Refactoring Boilerplate Code with Multiple Trait Implementations


In a small library that I’ve been working on, I have an errors module. While the code works properly, I’m unhappy with how it’s implemented; there’s a LOT of boilerplate code. I would like to reduce it, but I’m not entirely sure what’s the best way to do so. Here’s a link to the code.

The module is fairly simple: there are three structs that encapsulate different errors that may happen within the library. These three structs are then themselves encapsulated by an enum, called ErrorKind. ErrorKind is what’s returned by the library to the user, who then is expected to handle those errors.

My problem with this module is the amount of overhead involved when defining a new error. I have to define the struct and it’s impl, along with implementing the different traits that go along with Error. Along with that, you have to implement the From trait on ErrorKind in order to create a new ErrorKind from the new struct. It’s annoying, and I don’t want to have to do it unless I have to. If I were to write this module in, say, Java, I’d simply create a base class that implements all of these different traits, which I would then extend when creating new errors objects.

Can anyone suggest an alternative way to implementing this module where there’s less overhead? I apologize for the crappy code. I know it’s clunky and terrible. Hence why I’m reaching out for help!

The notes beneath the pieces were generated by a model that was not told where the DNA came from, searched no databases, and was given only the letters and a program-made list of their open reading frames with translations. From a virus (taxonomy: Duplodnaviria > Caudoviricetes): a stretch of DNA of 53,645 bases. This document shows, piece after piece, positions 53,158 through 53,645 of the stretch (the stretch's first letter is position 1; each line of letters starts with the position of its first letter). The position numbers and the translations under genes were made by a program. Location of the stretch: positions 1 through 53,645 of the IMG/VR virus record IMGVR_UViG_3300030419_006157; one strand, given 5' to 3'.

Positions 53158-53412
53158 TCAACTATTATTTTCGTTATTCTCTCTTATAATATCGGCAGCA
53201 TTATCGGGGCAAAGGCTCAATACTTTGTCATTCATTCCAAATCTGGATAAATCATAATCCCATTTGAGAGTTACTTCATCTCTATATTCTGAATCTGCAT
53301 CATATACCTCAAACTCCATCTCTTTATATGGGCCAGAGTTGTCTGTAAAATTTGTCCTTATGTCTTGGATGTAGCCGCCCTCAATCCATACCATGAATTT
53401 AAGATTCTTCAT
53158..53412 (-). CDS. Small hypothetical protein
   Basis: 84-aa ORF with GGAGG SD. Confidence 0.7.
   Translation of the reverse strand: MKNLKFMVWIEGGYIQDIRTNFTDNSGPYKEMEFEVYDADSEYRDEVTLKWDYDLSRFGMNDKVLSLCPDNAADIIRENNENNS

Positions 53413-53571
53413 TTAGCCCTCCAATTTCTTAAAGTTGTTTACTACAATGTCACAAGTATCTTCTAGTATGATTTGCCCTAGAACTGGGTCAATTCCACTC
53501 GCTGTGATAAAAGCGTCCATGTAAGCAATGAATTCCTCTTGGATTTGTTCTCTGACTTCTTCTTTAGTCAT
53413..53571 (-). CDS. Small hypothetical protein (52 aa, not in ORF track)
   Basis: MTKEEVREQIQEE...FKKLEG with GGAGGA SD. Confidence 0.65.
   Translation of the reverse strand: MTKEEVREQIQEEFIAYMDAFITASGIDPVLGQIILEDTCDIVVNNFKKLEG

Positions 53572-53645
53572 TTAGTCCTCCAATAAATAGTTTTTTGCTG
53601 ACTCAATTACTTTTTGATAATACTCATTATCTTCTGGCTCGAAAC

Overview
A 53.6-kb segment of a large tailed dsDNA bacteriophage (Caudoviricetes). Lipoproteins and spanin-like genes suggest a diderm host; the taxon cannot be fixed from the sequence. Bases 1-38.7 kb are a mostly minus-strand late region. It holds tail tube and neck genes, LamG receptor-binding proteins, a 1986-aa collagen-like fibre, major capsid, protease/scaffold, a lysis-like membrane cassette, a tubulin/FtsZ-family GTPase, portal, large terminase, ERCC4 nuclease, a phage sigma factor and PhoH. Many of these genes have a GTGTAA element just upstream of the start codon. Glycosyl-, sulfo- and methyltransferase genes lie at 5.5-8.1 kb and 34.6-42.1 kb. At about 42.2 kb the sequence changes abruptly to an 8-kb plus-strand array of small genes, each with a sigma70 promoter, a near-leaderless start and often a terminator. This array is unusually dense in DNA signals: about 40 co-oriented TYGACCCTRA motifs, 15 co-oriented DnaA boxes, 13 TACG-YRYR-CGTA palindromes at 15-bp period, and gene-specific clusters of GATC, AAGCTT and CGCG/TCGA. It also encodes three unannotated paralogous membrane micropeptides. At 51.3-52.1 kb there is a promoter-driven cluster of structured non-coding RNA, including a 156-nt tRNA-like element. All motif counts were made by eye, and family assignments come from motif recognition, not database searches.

Are those error structs really necessary? I guess they are, since they are there. Then I would say that this is a typical situation where a macro could help. Something like

make_errors! {
    E1: ("something went wrong: {}", desc),
    E2: ("something else went wrong: {}", desc)

which would generate

pub enum ErrorKind {


pub struct E1 {
    desc: String

//and so on...


You might consider reducing the number of error types, e.g.,

pub enum ErrorKind {

Also, I usually like for errors to encode key data rather just error strings. For example, your MissingArgument doesn’t need to contain anything. When you impl Display for your ErrorKind type, you can put the nice human readable message there.

Similarly for the others. Instead of storing the full human readable description, you might instead store the name of the invalid argument. It’s not much practical difference in this case since you’re still just storing a String, but the error will be much easier to use programmatically.


That’s probably the best way forward. Considering the developer will really only interact with ErrorKind, it’s probably best to make that the central piece of the module. Thank you for your answer!